Document Detail


Postoperative acquired coagulopathy: a pilot study to determine the impact on clinical and economic outcomes.
MedLine Citation:
PMID:  20874036     Owner:  NLM     Status:  In-Process    
Abstract/OtherAbstract:
STUDY OBJECTIVE: To characterize the clinical factors associated with postoperative acquired coagulopathy, and to estimate the economic impact of resources used to treat postoperative patients with this coagulopathy compared with postoperative patients who did not develop the coagulopathy.
DESIGN: Case-control study.
SETTING: Academically affiliated public hospital and level I trauma referral center.
PATIENTS: Twenty-six patients (mean age 53.9 yrs) who experienced acquired coagulopathy after undergoing an index surgery (cases), and 26 patients (mean age 50.8 yrs) matched to these case patients by index surgery, age, and sex (controls).
MEASUREMENTS AND MAIN RESULTS: Data were collected from a database of 5367 adult surgical admissions over 6 months during 2008, corresponding inpatient electronic health records, billing data, and Medicare Resource-Based Relative Value Scale payments. Case patients had a minimum of two postoperative consecutively drawn episodes of prothrombin time (PT) or activated partial thromboplastin time (aPTT) elevated to greater than 20% above the upper limit of normal. Patients with inherited clotting disorders or other identifiable causes of coagulopathy were excluded. Case patients underwent the following surgeries: 12 orthopedic (46%), six cardiovascular (23%), four gastrointestinal (15%), and four neurosurgical (15%). Mean values of the first elevated PT and aPTT were 19.7 and 50.8 seconds, respectively. Mean postoperative stay was 31.5 days for cases versus 9.8 days for controls (p<0.05). Mean cost (2008 U.S. dollars) of resources used was $112,280 for cases versus $38,357 for controls (p<0.001). Costs incurred between the onset of coagulopathy and discharge constituted 67% of postoperative costs. Physician reimbursement expenditures were minimal.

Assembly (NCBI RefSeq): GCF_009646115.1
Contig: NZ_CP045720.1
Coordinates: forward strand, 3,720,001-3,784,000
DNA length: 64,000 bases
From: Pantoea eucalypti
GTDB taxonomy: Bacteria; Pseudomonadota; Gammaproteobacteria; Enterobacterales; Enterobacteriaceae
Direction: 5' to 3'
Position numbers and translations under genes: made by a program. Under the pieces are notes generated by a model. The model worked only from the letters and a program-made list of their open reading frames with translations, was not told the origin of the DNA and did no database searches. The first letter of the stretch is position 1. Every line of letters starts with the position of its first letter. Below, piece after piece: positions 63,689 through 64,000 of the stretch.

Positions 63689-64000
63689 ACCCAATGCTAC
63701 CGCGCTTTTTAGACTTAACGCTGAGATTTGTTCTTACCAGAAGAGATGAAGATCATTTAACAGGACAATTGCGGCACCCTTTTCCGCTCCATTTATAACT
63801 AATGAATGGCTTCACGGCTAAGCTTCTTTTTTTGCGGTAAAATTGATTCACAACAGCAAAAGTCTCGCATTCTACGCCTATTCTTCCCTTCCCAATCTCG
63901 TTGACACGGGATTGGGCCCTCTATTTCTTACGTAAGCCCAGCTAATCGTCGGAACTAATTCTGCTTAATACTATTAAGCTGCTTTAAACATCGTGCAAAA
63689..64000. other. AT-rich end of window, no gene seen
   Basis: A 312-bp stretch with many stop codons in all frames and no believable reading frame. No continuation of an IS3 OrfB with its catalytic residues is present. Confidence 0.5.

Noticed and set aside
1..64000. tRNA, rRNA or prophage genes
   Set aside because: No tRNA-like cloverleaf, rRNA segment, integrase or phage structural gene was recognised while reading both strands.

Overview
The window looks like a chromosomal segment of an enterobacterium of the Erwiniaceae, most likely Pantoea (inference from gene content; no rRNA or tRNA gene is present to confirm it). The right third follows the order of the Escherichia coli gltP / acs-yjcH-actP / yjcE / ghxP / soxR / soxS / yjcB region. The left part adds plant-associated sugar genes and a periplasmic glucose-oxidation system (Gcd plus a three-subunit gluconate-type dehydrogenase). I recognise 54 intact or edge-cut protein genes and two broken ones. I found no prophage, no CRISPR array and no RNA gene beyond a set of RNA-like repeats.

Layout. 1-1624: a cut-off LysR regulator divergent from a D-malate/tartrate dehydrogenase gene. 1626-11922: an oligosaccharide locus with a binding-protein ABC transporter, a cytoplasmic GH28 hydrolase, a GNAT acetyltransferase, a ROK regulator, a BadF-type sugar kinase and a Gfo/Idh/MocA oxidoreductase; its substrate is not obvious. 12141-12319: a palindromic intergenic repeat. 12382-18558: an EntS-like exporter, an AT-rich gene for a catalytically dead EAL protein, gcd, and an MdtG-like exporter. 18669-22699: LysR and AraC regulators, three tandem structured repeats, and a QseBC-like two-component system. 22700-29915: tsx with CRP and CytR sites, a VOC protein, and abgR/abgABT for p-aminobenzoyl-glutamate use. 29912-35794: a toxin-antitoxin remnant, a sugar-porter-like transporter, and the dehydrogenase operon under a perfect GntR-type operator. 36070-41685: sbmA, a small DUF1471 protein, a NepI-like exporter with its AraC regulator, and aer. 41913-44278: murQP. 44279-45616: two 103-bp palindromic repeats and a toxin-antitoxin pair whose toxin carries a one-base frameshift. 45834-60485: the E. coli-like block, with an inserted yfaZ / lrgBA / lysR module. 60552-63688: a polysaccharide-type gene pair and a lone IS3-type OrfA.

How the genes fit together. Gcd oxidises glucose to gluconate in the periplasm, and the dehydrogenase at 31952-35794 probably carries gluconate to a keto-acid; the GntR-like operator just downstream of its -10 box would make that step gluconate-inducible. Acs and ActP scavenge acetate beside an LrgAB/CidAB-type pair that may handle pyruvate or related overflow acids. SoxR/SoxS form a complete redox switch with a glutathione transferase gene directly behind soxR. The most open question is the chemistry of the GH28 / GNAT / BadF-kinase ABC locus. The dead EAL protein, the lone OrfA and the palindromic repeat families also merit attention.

CONCLUSION: Postoperative acquired coagulopathy was associated with stays that were 3 times longer and resource use costs that were 3 times higher than those of controls. This type of coagulopathy may be an under-recognized and underappreciated event. The case-control design is limited to exploring associations and does not establish causality. Prospective studies need to be conducted to establish the causes of acquired coagulopathy and methods for screening and diagnosing this condition.
Authors:
Emily Beth Devine; Lingtak-Neander Chan; Joseph Babigumira; Henry Kao; Troy Drysdale; Dominic Reilly; Sean Sullivan
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Publication Detail:
Type:  Journal Article; Research Support, Non-U.S. Gov't    
Journal Detail:
Title:  Pharmacotherapy     Volume:  30     ISSN:  1875-9114     ISO Abbreviation:  Pharmacotherapy     Publication Date:  2010 Oct 
Date Detail:
Created Date:  2010-09-29     Completed Date:  -     Revised Date:  -    
Medline Journal Info:
Nlm Unique ID:  8111305     Medline TA:  Pharmacotherapy     Country:  United States    
Other Details:
Languages:  eng     Pagination:  994-1003     Citation Subset:  IM    
Affiliation:
Department of Pharmacy, School of Pharmacy, University of Washington, Seattle, Washington 98195-7630, USA. bdevine@uw.edu
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